Hi Jeff, I did a SIM with copter 4.0.5 and I didn’t have any issues in descending in loiter or poshold to relative altitudes of -70 m. So I am very interested in seeing your set up and the data of this accident.
Hi Bill, that’s interesting, still not sure what caused the disarming, I’ve uploaded the logs here:
I really appreciate your help on this.
I took a closer look at my tlog, when descending, I never had the collective all the way down, I only lowered it to about 25% (1200) which is quite normal (995 - 1000 is all the way down), you’ll see in the tlog, I always have the rotor head speed and collective added to the hud.
I’m even more unsure of the cause of disarming now, can you think of anything else that could cause an in-flight disarm like this?
I will look when I get home today. But my first thought is that you didn’t set H_COL_MID or H_COL_LAND_MIN properly depending on the software version.
Ok, H_COL_LAND_MIN could be the problem then, I wasn’t aware that was a parameter that needed to be set, do you know what version that parameter was added?
That is what is used in 3.6 and earlier. We now use H_COL_MID in 4.0
Ok, and I think H_COL_MID is fine.
I looked at your data and your setup for H_COL_LAND_MIN and H_COL_MID looks good and there were no issues with the flight in that regard. However I am sorry to say that the FS_CRASH_CHECK is what caused your aircraft to disarm. It appears that this was caused by the desired pitch attitude and the actual pitch attitude being more than 30 deg off from each other (shown below)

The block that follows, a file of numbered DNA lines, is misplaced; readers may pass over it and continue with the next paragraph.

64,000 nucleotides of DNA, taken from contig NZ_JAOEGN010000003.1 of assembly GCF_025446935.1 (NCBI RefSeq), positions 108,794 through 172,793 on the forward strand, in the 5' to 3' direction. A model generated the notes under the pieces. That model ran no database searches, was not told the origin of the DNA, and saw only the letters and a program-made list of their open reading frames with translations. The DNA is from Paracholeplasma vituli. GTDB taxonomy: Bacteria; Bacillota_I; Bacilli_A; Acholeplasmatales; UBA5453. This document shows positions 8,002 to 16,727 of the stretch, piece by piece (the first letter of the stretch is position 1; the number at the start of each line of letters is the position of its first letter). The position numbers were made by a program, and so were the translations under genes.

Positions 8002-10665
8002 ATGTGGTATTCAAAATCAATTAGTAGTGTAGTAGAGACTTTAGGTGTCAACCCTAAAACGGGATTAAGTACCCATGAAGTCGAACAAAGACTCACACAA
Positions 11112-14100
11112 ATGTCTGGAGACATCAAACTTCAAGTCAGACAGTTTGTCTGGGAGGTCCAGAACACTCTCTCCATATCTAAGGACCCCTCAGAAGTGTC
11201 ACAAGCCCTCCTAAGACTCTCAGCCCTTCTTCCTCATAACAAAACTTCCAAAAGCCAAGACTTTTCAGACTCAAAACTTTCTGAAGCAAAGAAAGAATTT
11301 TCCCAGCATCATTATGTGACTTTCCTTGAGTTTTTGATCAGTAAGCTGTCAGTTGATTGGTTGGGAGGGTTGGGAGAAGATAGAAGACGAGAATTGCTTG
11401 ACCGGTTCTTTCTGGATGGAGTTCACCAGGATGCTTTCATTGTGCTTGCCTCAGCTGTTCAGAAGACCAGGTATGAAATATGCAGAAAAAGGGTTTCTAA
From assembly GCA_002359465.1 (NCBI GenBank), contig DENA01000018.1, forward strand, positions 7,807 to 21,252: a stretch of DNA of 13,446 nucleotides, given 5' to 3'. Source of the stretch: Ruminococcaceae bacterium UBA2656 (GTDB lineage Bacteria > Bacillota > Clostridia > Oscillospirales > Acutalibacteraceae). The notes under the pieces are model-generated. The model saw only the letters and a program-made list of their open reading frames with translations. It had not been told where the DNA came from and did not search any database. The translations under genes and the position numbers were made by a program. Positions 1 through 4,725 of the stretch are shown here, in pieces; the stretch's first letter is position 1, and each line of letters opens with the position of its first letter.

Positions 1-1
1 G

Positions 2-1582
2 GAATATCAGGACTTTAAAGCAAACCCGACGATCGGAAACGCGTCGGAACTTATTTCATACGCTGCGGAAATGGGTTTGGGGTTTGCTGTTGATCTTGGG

If the heli is tuned well, the actual and desired attitudes should not be more than 30 deg off. This indicates that you aren’t using ATC_RAT_XXX_ILMI. The ILMI parameter allows I term build up to the specified value for ground speeds less than 5 m/s. It looks like yours are zero. Above 5 m/s the I term is allowed to grow and is limited by ATC_RAT_XXX_IMAX. I know some users are concerned about I term growth when they are on the ground with larger heli’s and set the ILMI gain to zero but values of ILMI of 0.08 should be safe as it should not allow enough control input to tip the helicopter.
Generally we recommend users disable the crash check for heli’s as typically if a helicopter does crash, this crash check is not going to save it from destroying itself.
Again I am sorry that your heli crashed. There is one other thing that concerns me as you said that the helicopter would not descend and that is why you took over in poshold. From looking at the tlog, it appeared that the aircraft had a very difficult time holding position and drifted quite a ways from the waypoint. It seems like you were flying in pretty high winds and I could only surmise that from the significant difference between actual and desired attitudes. What was the next command after command #42 in the tlog? Was it a LAND command? I think it didn’t start its descent because it wasn’t in position over the waypoint to start the descent.